By putting some of your budget behind advertising your jobs, you give your company to a broader reach across the web, and can ultimately drive more candidates for open roles that were struggling to get applies.
→ Visit Appcast’s Recruitment Marketing Resource Hub for everything you need to know to get started with recruitment marketing and fill your candidate funnel.
Your internal teams aren’t aligned on what makes a qualified candidate
Depending on the type of your organization, there are many definitions of what a candidate is, and even more surrounding the definition of a “qualified candidate.”
To properly execute a recruitment marketing strategy, a company’s definition of a ‘candidate’ and ‘qualified candidate’ must be agreed upon and defined across all parts of your department. All talent acquisition teams need to meet and discuss how a candidate should be identified across all the different job functions at your organization. The success of your recruitment marketing strategy (and recruitment advertising!) depends on this alignment.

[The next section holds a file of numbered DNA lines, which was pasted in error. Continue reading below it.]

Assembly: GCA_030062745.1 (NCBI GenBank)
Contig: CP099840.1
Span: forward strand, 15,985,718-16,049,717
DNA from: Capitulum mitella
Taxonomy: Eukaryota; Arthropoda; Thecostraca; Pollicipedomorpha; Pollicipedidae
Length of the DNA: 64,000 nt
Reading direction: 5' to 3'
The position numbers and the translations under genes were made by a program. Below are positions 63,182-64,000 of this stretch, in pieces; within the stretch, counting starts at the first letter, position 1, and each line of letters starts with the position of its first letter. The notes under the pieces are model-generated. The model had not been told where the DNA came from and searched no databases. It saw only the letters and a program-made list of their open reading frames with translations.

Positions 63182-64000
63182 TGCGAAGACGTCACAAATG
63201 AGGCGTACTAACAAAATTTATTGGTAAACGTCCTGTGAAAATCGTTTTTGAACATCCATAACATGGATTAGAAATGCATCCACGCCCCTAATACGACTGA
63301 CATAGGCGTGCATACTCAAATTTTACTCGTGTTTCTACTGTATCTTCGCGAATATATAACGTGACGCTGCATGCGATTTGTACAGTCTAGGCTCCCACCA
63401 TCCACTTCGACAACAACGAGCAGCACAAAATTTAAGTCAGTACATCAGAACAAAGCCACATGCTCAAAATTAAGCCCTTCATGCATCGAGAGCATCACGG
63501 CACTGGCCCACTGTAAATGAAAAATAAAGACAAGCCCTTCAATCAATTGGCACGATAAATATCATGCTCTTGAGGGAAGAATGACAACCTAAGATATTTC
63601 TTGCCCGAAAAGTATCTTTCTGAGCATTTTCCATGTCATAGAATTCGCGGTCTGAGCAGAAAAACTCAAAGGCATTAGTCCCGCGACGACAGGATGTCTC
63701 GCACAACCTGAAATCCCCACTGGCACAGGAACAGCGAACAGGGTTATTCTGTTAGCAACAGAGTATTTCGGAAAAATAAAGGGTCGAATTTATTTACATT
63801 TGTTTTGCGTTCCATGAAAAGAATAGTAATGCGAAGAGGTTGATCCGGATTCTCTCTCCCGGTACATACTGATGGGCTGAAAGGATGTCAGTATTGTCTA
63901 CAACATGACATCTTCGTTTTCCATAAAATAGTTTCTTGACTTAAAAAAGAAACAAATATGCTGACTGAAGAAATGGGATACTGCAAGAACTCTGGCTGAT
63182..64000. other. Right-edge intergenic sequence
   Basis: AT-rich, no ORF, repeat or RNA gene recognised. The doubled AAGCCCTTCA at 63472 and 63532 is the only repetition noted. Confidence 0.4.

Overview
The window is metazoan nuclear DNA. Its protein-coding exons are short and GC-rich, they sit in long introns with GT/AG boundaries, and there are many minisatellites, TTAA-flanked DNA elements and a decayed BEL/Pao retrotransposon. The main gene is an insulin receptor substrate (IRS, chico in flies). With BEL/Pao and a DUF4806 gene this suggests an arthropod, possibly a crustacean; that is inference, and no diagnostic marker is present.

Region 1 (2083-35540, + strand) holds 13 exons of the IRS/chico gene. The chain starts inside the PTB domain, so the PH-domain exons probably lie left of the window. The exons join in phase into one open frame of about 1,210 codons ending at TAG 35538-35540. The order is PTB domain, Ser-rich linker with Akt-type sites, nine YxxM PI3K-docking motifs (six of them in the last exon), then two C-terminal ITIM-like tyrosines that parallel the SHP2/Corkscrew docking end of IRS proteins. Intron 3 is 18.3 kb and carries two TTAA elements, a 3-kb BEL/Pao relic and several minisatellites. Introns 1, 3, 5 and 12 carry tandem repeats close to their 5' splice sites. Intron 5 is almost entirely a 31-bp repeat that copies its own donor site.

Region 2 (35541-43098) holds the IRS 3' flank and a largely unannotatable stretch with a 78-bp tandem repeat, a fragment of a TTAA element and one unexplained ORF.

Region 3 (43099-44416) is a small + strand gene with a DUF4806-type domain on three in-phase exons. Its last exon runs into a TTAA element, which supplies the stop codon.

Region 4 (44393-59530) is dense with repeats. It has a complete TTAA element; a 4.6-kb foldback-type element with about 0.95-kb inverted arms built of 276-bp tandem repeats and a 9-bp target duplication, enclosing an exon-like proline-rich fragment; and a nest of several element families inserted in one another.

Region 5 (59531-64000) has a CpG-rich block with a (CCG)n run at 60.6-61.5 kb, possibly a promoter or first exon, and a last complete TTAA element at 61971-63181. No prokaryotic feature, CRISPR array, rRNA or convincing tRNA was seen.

Set up time to meet with all relevant stakeholders to discuss and define your target candidates across each function or job type. Candidate persona identification is where you need to begin.
You don’t engage past candidates with new opportunities
Sometimes, candidates will apply for a position with your organization that their resume isn’t a good fit for. Other times, a candidate can begin the hiring process but, for one reason or another, are not offered the position.
When this happens, it’s important not to let these past candidates fall off your radar. After all, just because they aren’t a good fit now, doesn’t mean they won’t be 6 months to a year from now.
Keep past candidates warm, and be sure to engage them with new opportunities at your company as they arise. If someone was interested in working for your organization before, they’re likely to re-apply when a role they’re more qualified for opens up.
You aren’t nurturing job seekers to apply